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B.C. Industry News

Rapid HIV tests make for swift business growth

April 23, 2014

Sales of 60-second procedure developed in Richmond test double in one year

By Tyler OrtonWed Apr 23, 2014 2:43pm PST

It comes down to a prick to the finger and counting to 60.

After giving a small blood sample, a patient can find out with nearly 100% accuracy whether he or she is HIV-positive.

The INSTI test, which was developed at Richmond-based bioLytical Laboratories and approved by Health Canada in 2006, has been building momentum in the United States since being allowed to be used in non-lab settings, thanks to something called the Clinical Laboratory Improvement Amendments (CLIA) waiver.

The CLIA waiver has been instrumental in the company’s rapid growth abroad, bioLytical’s executive director Christopher Shackleton told Business in Vancouver.

“You really can’t use a point-of-care (POC) product like this without having that designation for your kit in the U.S. The types of groups that are doing this type of testing are all CLIA-waived facilities,”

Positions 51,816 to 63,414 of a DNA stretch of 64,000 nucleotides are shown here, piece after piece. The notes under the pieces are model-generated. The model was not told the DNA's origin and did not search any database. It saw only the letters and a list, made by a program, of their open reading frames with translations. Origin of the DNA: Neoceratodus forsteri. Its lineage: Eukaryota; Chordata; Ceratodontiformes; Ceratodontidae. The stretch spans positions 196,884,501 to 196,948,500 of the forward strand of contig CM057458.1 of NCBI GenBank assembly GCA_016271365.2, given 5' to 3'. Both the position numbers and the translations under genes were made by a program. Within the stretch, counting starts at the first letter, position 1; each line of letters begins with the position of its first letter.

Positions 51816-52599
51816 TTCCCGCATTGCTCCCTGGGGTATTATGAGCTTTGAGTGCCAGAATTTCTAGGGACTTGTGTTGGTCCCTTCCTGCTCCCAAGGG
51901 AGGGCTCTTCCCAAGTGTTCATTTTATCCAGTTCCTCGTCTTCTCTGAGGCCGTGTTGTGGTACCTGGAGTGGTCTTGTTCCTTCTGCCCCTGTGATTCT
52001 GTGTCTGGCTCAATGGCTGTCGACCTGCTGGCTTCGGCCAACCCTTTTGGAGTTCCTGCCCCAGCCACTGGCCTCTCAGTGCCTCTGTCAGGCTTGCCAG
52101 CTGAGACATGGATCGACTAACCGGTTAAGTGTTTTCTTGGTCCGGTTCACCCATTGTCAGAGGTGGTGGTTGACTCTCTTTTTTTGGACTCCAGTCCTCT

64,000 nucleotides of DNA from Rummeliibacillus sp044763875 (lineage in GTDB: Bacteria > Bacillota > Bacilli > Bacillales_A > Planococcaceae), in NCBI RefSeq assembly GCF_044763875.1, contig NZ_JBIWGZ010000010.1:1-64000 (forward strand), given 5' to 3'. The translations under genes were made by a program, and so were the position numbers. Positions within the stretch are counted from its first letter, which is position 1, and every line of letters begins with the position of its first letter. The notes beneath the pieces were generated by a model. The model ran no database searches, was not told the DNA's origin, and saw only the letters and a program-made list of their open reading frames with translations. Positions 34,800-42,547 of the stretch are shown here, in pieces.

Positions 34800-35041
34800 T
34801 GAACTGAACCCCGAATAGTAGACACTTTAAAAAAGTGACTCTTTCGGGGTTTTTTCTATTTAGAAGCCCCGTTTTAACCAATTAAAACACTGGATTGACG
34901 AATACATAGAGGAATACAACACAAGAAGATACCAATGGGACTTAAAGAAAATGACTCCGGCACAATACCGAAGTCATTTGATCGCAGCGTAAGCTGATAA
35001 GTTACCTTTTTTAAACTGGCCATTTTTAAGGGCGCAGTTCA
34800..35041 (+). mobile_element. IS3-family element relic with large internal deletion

Shackleton said. “We’re really only now touching the surface of many of these markets.”

Worldwide sales of INSTI test reached $3.92 million in the third quarter of 2013, and it was the first quarter that U.S. sales topped $1 million. That’s more than double the $1.83 million in sales bioLytical made in the same quarter a year earlier.

The near-instant results stand in contrast to all other CLIA-waived competitors, which take 15 to 30 minutes for results.

Because the 60-second INSTI test provides faster turnaround, more tests can be administered in a single day. This means that clinics, hospitals and correctional facilities go through more of them in a shorter period and maintain more frequent purchase orders.

INSTI tests were even used to break the Guinness World Record in 2012 for HIV testing in one day. Tests were administered to 745 people over eight hours at a single site in London.

Julio Montaner, director of the B.C. Centre for Excellence in HIV-AIDS, said POC testing that provides near-instant results has been a great asset to the province’s own efforts to eliminate HIV.

“It gives an opportunity to bring the tests to people that would otherwise not come to me for the test. I can do it in [greater] numbers very effectively, very rapidly and so in one minute you can actually know your answer,” he said.

“We need every single tool in the toolbox if we’re going to defeat this epidemic,” Montaner added.